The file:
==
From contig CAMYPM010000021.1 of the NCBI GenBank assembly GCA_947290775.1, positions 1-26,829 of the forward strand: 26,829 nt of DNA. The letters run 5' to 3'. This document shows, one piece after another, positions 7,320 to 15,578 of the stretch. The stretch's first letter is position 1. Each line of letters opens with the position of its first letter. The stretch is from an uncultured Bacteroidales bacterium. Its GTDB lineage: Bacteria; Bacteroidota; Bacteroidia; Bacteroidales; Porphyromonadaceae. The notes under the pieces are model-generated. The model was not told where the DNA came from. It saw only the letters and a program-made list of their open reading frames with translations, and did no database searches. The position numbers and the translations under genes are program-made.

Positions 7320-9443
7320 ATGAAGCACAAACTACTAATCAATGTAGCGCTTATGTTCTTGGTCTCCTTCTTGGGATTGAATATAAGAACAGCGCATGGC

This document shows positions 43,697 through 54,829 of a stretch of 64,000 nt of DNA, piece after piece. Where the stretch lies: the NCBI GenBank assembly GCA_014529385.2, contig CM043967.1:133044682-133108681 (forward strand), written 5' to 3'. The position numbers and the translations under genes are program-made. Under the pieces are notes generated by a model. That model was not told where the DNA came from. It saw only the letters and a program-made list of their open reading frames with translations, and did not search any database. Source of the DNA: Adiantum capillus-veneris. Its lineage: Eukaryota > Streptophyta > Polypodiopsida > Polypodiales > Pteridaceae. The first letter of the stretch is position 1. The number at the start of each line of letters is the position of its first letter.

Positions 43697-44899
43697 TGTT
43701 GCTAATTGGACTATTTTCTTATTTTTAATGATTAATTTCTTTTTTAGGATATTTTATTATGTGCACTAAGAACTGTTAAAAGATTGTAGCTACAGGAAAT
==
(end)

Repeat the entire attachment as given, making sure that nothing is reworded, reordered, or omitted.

From contig CAMYPM010000021.1 of the NCBI GenBank assembly GCA_947290775.1, positions 1-26,829 of the forward strand: 26,829 nt of DNA. The letters run 5' to 3'. This document shows, one piece after another, positions 7,320 to 15,578 of the stretch. The stretch's first letter is position 1. Each line of letters opens with the position of its first letter. The stretch is from an uncultured Bacteroidales bacterium. Its GTDB lineage: Bacteria; Bacteroidota; Bacteroidia; Bacteroidales; Porphyromonadaceae. The notes under the pieces are model-generated. The model was not told where the DNA came from. It saw only the letters and a program-made list of their open reading frames with translations, and did no database searches. The position numbers and the translations under genes are program-made.

Positions 7320-9443
7320 ATGAAGCACAAACTACTAATCAATGTAGCGCTTATGTTCTTGGTCTCCTTCTTGGGATTGAATATAAGAACAGCGCATGGC

This document shows positions 43,697 through 54,829 of a stretch of 64,000 nt of DNA, piece after piece. Where the stretch lies: the NCBI GenBank assembly GCA_014529385.2, contig CM043967.1:133044682-133108681 (forward strand), written 5' to 3'. The position numbers and the translations under genes are program-made. Under the pieces are notes generated by a model. That model was not told where the DNA came from. It saw only the letters and a program-made list of their open reading frames with translations, and did not search any database. Source of the DNA: Adiantum capillus-veneris. Its lineage: Eukaryota > Streptophyta > Polypodiopsida > Polypodiales > Pteridaceae. The first letter of the stretch is position 1. The number at the start of each line of letters is the position of its first letter.

Positions 43697-44899
43697 TGTT
43701 GCTAATTGGACTATTTTCTTATTTTTAATGATTAATTTCTTTTTTAGGATATTTTATTATGTGCACTAAGAACTGTTAAAAGATTGTAGCTACAGGAAAT